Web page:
Several notable fallacies across studies were discovered by researchers in their analysis. First off, blockchain energy studies typically cite data and derive their conclusions from the Cambridge Bitcoin Electricity Consumption Index. However, the source explicitly states that it only captures about 32% to 37% of all computing power in the network.

Secondly, the validity of electricity costs used in such studies is called into question. Researchers found that a significant portion of studies had “no clear” assumptions for cost of electricity use in cryptocurrency mining. Furthermore, there is considerable opacity within studies regarding their choice of power usage effectiveness.

Finally, researchers flagged the validity of blockchain carbon emission claims. In several studies, they found that the earlier investigators, with no empirical evidence, simply extrapolated carbon emissions data from 2014 and applied it to 2017; from 2019 and applied it to 2021; from 2015 and applied it to 2020, and so on.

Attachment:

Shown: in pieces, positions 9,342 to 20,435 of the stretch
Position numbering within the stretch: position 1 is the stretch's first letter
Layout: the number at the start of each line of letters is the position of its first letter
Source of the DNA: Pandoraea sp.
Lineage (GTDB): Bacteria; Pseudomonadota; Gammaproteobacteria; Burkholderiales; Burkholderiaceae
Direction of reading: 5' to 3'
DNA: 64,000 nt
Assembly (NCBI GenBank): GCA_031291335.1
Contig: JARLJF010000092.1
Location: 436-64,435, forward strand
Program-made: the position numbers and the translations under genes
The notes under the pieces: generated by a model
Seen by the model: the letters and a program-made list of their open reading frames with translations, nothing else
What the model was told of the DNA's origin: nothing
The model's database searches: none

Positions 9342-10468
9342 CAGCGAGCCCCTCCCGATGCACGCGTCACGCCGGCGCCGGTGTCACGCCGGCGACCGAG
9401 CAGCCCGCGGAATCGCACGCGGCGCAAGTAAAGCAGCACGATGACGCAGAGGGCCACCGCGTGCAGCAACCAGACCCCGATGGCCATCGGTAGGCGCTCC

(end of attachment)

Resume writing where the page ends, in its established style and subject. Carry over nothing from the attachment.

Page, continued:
The report called for discussions regarding the reliability of models assessing the environmental impacts of blockchains. The crypto community remains heavily divided when it comes to assessing the carbon footprint of blockchains. Some, such as Miami Mayor Francis Suarez, say that 90% of energy from Bitcoin mining comes from dirty energy. Others claim that the network accounts for less than 0.08% of the world's carbon dioxide production.


This Daily Dose was brought to you by Cointelegraph.